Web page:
‘I believe they shouldn’t be a prude, they should be engaging, they should have the qualities to actually make somebody feel welcome, they shouldn’t be up themselves in their own right, yes they may know more than the customer but the point is to educate the customer, not to belittle them on front of their peers.  I think that you should possess an amount of knowledge you can pass on but not use it to better yourself or to make yourself seem better. I’m seeing a large trend at the moment where people are starting to …. No!’ (pausing Stuart is suddenly distracted by a waitress who has appeared on his right with a question from his girlfriend ‘Sorry’ she enquires 'What’s your Mum’s maiden name?’  Regaining his composure Stuart continues ‘So, I’m seeing a trend lately where a lot of bartenders, eh, feel as though the customers are beneath them and I think that is the wrong way to look at it.  We are in the industry called hospitality and so we should be hospitable, not hostile, so that’s my main thing, and I want the guys to have their head’s up, smile, and look at all of their customers and actually engage them and not be afraid of them.’

Tell us about your first whisky experience?

‘That was my mother, and her three whiskies in the cupboard at all times were Oban, Lagavulin and Taliske,r so they were her three, quite a difference when it came to the Oban and then the Islay and the Islander, but they were my first experiences.  It was the Lagavulin that really got me started.’

So what age would you have been and where were you at the time?

‘I was 15 and I was in the Bahamas.’ ‘Nice! That’s a’right’ pipes up Franchi, ‘I wish I was in the Bahamas at 15.’ So your Mum’s liquor cabinet is in the Bahamas aswell? I ask somewhat incredulously. ‘It was, although she is back in Australia now.’ ‘Oh, ok' (my face falls’. ‘It was also where I was introduced to rum, but that’s a side point.’

So is that to say that your Mother carefully introduced you to whisky, or that you…?

‘No, no I didn’t raid her cabinet when she went on holidays; it was her inviting me to have a drink with her during sunset.

Keen to understand a little bit more about Mrs Fritz I enquire as to her background, and why she had those whiskies? ‘She travelled Europe a lot more, she had a more discerning palate than my Father who always has a carton of beer in the fridge (Franchi murmurs approval), so I picked that up from him, but Mum was always along [the lines of] gin or whisky and I’m not entirely sure why that was.’ Well, that is a great introduction to whisky, I add enviously. ‘Straight into it!’ Stuart concludes.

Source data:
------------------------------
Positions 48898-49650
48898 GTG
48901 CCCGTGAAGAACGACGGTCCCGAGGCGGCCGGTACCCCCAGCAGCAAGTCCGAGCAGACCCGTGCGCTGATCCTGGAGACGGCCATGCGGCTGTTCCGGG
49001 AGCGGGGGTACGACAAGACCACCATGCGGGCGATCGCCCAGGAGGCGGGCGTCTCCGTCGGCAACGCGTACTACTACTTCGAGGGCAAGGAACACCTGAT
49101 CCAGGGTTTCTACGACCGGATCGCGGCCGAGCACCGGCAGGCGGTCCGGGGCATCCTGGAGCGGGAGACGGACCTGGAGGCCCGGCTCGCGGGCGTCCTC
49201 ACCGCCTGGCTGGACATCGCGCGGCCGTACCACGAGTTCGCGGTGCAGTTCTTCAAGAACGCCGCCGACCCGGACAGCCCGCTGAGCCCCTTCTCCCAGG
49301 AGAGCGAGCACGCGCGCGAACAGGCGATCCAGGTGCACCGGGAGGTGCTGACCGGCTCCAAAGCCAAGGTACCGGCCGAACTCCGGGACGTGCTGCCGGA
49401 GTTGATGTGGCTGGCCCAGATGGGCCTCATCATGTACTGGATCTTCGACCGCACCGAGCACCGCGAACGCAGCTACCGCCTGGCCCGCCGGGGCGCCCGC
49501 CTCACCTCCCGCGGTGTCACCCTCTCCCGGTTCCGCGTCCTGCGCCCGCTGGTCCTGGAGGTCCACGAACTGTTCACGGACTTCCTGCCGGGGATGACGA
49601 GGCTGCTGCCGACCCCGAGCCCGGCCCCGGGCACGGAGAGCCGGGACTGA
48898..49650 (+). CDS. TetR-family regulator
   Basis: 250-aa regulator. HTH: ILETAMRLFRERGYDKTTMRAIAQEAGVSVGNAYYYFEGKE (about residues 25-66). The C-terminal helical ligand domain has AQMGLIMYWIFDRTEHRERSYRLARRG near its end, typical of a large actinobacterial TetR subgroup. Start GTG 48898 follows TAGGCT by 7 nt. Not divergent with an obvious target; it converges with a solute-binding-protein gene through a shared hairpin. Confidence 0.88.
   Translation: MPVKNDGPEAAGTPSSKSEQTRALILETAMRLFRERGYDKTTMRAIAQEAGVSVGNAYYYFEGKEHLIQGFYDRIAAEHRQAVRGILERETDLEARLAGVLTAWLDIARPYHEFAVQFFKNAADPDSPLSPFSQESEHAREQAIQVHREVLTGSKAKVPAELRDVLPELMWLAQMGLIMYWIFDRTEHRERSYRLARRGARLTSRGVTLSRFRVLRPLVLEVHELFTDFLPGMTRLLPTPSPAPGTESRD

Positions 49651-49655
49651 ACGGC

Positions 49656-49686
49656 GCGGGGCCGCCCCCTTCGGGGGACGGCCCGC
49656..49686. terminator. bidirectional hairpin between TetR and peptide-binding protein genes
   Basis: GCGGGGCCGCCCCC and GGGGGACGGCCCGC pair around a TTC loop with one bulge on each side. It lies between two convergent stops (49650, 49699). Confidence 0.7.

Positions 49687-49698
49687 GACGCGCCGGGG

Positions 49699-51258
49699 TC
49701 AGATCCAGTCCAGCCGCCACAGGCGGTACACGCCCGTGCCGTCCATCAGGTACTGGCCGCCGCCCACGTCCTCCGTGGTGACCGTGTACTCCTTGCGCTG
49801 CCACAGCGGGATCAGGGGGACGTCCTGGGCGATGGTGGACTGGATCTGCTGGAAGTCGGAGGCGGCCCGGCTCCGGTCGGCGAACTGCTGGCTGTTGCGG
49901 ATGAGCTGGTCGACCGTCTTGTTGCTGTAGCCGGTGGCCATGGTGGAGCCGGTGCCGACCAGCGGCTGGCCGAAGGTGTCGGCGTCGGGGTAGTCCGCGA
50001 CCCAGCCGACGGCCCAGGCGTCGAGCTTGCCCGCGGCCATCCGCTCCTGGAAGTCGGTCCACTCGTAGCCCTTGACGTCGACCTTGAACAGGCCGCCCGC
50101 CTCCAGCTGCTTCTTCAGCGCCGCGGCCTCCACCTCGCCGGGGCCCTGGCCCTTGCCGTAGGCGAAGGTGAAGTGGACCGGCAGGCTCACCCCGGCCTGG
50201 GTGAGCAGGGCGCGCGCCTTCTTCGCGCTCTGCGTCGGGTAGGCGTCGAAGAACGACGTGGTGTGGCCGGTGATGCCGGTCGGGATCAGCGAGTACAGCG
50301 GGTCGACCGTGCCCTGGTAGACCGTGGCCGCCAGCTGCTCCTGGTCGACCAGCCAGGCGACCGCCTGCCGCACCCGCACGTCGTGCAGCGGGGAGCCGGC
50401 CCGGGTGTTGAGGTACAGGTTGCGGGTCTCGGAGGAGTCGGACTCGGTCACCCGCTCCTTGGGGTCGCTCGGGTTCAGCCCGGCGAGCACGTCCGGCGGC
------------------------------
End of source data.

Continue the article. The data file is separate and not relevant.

Of the whiskies that you have here in the bar what is your favourite?

‘Different horses for different courses, there is never one but there is one I could always go back to, and that’s the Caol Isla Distillers Edition.  That is probably my choice, but I am tending towards the Hakashu Heavily Peated at the moment aswell.’

Why do you think whisky should be experienced in a cocktail?

‘It’s unlike a lot of the other categories; it has a greater flavour profile.  Considering all of the whiskies came from the exact same raw material… for them to be so completely different, not just on region but even within the region they are quite distinct’ he muses ‘you have so much play when it comes to the barley and how you toast it, how you distill it, the pots you use, and so I think those expressions should come through to the drink as experienced with cocktails.’  You can tell that Stuart balances his art with science.  ‘Considering it [whisky] was a very important part of the drinking culture, especially in the early 1800’s, I think it should be revitalised now, and it should not just be seen as a golfer’s drink or for after playing lawn bowls, or after hunting with your blood hound, I think there is a lot more to it than just that.’

So in terms of the flavour profile you believe whisky can add a lot to a cocktail?